Stuff's rapidly getting real in Russia's largest neighbor to the West. Here's what you need to know.

What the hell is going on right now?

Thousands of anti-government protesters in Kiev, the Ukrainian capital, have brought the city to a standstill over the past several days. Yesterday, more than a million Ukrainians rallied in the streets, demanding the permanent ouster of strongman President Viktor Yanukovich—more protesters than the largest rally in that country's successful "Orange Revolution" nine years ago.

The protests got really nuts late Sunday, when ralliers used flares and a backhoe to push police back in an attempt to storm the president's office:

Demonstrators have also broken into a number of government buildings, including the Kiev city hall, shown in the video below:

Protesters have taken over the city's main square and renamed the city hall "Revolutionary Headquarters." The demonstrators are now calling for a national strike and are planning more rallies today, according to CNN:

"This is not a protest. This is a revolution," protest leader Yuri Lutsenko, told a crowd of thousands who packed Independence Square on Sunday.

"Revolution! Revolution!" the crowd chanted.

Why are the protests happening now?

For more than a year, Ukraine's president flirted with a European Union partnership. But Yanukovich abruptly stopped his talks with the EU on November 21, a signal that he wanted to bring Ukraine closer to the Russia's sphere of influence, not Western Europe's. That didn't please many Ukrainians, who hoped the EU deal would bring the country politically and economically closer to the west and potentially open up more opportunities for workers:

Many protesters see Russian President Vladimir Putin behind Yanukovich's U-turn, and Putin (a former KGB head) has ridiculed the protests as incited by professional militants—a line he's used to justify propping up tyrannical allies before.

But beyond Yanukovich's sudden tilt toward Moscow, the ralliers are protesting what they see as a return to Soviet-style repression in Ukraine. A number of investigative journalists have been attacked or killed in recent years, and political dissidents also face imprisonment.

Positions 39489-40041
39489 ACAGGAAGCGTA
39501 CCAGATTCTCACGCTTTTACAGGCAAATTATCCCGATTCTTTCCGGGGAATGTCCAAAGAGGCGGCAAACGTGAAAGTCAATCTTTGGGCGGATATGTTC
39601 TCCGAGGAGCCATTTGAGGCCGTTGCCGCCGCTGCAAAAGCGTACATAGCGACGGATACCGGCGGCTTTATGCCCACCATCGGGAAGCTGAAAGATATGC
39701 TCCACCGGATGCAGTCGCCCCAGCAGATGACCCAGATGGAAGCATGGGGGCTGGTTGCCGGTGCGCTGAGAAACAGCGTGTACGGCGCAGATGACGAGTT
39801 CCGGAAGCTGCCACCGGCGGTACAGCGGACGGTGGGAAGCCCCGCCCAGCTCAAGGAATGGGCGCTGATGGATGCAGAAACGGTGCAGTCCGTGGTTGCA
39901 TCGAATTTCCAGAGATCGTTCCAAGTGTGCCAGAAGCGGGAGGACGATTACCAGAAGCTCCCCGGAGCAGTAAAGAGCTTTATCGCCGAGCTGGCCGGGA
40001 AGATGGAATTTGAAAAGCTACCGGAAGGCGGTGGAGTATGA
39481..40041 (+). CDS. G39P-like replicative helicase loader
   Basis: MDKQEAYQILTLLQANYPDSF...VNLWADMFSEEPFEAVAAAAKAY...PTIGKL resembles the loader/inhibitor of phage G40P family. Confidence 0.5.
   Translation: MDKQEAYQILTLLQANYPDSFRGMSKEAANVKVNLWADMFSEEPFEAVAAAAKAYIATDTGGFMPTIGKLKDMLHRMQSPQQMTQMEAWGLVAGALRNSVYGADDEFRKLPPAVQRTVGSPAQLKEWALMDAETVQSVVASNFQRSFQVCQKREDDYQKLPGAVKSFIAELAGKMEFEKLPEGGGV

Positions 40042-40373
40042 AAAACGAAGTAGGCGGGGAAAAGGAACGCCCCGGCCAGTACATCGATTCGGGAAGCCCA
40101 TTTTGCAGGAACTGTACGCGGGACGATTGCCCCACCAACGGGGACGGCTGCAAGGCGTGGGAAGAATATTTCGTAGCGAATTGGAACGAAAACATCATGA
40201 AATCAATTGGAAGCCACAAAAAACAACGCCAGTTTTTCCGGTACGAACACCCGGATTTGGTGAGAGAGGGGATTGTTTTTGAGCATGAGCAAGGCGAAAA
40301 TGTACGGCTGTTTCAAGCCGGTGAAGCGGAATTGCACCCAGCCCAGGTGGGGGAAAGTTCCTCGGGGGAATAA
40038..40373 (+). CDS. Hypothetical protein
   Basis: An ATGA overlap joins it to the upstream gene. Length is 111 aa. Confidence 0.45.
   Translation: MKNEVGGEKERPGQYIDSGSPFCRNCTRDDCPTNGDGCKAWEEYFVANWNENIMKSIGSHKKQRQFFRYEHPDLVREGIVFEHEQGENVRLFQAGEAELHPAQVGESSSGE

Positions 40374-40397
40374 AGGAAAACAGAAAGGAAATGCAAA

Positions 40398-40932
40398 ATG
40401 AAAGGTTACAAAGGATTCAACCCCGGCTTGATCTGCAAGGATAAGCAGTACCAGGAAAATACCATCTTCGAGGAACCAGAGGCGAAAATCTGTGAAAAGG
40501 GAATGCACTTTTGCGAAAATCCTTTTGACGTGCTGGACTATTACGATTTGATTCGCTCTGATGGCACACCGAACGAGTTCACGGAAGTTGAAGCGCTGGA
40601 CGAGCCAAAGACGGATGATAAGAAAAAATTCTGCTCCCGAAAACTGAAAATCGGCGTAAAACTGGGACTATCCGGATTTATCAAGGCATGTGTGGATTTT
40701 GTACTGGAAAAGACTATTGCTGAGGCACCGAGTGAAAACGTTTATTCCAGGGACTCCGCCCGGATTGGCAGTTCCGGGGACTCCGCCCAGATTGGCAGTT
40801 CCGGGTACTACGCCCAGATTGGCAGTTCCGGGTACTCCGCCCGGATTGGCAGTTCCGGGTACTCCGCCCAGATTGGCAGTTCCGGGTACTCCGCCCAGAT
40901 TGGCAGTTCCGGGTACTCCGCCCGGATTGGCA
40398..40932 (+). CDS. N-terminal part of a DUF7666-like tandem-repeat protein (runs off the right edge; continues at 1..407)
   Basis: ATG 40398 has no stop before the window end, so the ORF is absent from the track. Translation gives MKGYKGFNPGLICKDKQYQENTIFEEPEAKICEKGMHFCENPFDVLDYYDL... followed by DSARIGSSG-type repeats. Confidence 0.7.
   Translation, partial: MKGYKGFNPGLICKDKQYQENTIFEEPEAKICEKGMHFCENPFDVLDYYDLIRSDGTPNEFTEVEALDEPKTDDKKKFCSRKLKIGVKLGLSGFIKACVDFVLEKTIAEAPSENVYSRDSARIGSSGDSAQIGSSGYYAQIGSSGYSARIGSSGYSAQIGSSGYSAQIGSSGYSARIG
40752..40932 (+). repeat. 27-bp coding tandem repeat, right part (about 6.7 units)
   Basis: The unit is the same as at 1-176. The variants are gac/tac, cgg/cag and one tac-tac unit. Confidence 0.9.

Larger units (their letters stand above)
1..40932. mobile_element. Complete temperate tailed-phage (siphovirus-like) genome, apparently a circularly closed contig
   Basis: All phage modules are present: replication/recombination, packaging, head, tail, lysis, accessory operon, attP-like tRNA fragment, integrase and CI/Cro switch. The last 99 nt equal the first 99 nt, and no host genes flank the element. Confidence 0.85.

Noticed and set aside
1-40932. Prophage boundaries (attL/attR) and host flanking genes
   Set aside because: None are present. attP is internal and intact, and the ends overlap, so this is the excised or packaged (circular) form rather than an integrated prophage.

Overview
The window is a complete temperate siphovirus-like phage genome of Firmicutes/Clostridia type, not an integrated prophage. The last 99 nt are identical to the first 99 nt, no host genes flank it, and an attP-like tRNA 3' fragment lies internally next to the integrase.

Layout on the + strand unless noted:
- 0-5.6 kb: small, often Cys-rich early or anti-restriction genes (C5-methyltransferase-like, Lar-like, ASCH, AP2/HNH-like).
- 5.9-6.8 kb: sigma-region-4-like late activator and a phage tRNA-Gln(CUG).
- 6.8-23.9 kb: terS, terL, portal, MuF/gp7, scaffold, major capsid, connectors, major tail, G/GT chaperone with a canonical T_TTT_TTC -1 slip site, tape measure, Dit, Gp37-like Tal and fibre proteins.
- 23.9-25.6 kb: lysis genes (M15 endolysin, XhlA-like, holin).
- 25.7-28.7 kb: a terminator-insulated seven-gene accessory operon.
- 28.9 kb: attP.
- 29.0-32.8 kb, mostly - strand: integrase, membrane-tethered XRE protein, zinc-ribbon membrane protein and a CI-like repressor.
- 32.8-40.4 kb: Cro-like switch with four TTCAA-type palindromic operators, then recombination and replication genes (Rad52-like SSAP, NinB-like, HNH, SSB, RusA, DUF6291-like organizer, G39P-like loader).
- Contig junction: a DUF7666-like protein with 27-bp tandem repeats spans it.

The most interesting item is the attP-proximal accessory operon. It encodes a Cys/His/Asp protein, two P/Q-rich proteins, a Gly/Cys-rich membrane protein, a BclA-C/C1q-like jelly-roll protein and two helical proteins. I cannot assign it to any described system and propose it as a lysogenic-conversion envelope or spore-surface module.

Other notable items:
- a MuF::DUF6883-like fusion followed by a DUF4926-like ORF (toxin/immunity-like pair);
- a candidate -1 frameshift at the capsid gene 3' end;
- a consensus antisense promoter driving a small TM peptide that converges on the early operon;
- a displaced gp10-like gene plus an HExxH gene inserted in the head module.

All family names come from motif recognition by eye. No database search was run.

What's the backstory here, with this "Orange Revolution"?

Yanukovich has been here before, kinda sorta. A former Soviet central planner, he faced a reformer, Viktor Yushchenko, in Ukraine's 2004 election for president. Yanukovich was certified as the winner, but that result didn't sit well with protesters, who (correctly) alleged large-scale voting fraud, took to the streets, and ultimately succeeded in getting a new election. (Yushchenko, the spry opposition candidate, also was allegedly poisoned with dioxin during the bitter campaign; here's an insane before-and-after pic.)

After the popular outpouring of disgust with the election results, a second ballot was held, which Yushchenko and his "Orange coalition" won handily.

But Yanukovich wasn't finished. He ran again for president in 2010, this time against a reformist woman, Yulia Tymoshenko, who had served as Yushchenko's prime minister after the Orange Revolution. Yanukovich won, but Tymoshenko refused to recognize the results, arguing that the old Soviet was up to his old vote-fixing ways.

Yanukovich ended up in the president's office; Tymoshenko ended up in jail on a buffet of charges; her supporters allege she's being tortured in prison.

So what the hell happens now?

Yanukovich is in a tight spot. Several members of his own government have resigned or abandoned him; a robust opposition bloc in Ukraine's Parliament opposes him (including former heavyweight boxer Vitaly Klitschko, who's announced his own run for president in 2015); and the protesters are increasing in number and fervor. Here's Klitschko rallying the demonstrators on Sunday:

It appeared that Yanukovich might take Ukraine into a Russian-led trade union as an alternative to the EU's offer, but his opponents might get even more serious if he tries to get to cozy with Putin now. If he tries to declare a state of emergency against the protesters, he could be further screwed in the international community. Unless he bows to at least some of the ralliers' demands soon, he's likely to leave office, whether he accedes to it or not.

[Photo credits: AP]